The trial of the first person to be charged under a controversial national security law gets underway in Hong Kong today – and there will be no jury present. The national security law was imposed by Beijing last year, following huge pro-democracy protests. It signifies a landmark change in Hong Kong’s political and legal landscape and has been slammed by many foreign governments, who accuse China of breaking the, “1 country, 2 systems” undertaking given at the time of Hong Kong’s 1997 handover from Britain.
According to a Bangkok Post report, 24 year old Tong Ying-kit was arrested a day after the law was introduced, after driving his motorbike into a group of police officers monitoring a pro-democracy protest. His bike bore a flag with the slogan, “Liberate Hong Kong, revolution of our times”, which has since been outlawed under the new law. Tong has been charged with inciting secession and terrorism, as well as dangerous driving. If found guilty, he faces life in prison.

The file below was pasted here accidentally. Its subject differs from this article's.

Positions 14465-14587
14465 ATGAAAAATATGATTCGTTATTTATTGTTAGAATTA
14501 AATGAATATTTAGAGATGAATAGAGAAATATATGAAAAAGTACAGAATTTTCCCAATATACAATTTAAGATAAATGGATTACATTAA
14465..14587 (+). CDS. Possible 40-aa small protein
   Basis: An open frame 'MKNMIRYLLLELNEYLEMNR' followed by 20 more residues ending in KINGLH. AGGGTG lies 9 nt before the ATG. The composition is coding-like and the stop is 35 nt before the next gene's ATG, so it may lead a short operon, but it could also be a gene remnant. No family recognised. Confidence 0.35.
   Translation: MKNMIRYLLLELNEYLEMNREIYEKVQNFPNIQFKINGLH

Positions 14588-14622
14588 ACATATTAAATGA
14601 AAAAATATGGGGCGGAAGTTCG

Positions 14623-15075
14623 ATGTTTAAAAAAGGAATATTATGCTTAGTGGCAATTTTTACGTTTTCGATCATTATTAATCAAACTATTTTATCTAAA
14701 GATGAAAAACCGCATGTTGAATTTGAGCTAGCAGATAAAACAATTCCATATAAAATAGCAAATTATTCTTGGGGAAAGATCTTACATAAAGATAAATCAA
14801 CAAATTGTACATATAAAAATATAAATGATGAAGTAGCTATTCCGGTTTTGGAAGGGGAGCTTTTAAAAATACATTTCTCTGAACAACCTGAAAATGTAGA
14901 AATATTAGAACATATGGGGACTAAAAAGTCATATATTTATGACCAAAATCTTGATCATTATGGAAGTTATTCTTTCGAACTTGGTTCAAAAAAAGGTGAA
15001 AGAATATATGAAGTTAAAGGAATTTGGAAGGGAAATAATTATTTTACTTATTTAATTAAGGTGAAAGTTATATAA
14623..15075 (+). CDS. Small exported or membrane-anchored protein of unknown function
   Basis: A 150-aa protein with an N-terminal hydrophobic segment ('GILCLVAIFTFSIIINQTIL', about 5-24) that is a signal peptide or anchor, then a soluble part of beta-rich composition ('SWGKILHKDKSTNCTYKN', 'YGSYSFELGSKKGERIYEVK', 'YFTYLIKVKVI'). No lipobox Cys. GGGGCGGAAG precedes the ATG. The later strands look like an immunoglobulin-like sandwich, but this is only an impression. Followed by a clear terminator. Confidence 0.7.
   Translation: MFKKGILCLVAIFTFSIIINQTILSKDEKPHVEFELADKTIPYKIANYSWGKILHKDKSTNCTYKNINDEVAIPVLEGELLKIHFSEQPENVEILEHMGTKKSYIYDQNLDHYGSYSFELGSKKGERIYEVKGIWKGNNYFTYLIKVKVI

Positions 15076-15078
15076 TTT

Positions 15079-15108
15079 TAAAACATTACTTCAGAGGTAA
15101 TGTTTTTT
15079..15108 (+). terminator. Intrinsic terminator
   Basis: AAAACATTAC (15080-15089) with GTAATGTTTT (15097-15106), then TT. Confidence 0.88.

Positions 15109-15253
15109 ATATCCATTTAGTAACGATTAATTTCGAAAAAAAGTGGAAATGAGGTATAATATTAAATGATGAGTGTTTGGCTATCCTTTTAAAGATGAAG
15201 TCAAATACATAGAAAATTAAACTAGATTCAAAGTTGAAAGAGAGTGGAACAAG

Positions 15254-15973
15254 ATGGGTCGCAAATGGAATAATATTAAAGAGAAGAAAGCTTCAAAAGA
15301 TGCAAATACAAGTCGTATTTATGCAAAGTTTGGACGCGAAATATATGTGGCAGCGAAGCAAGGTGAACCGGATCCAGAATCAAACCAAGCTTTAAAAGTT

Attempts by Tong’s lawyers to have his case heard by a jury have been rejected twice. The absence of a jury is a significant shift away from the territory’s common law system, which for 176 years has allowed for trials by jury. Instead, Beijing’s national security law allows for trials to be heard by 3 specially chosen judges.
Tong’s lawyers have not yet decided on whether to take his case to Hong Kong’s Court of Final Appeal, but the national security law would still override any local ruling. Tong is the first person to be charged with violence under the act. While over 60 others face charges under the new law, they are related to political speeches or opinions that are now banned under the law.
SOURCE: Bangkok Post
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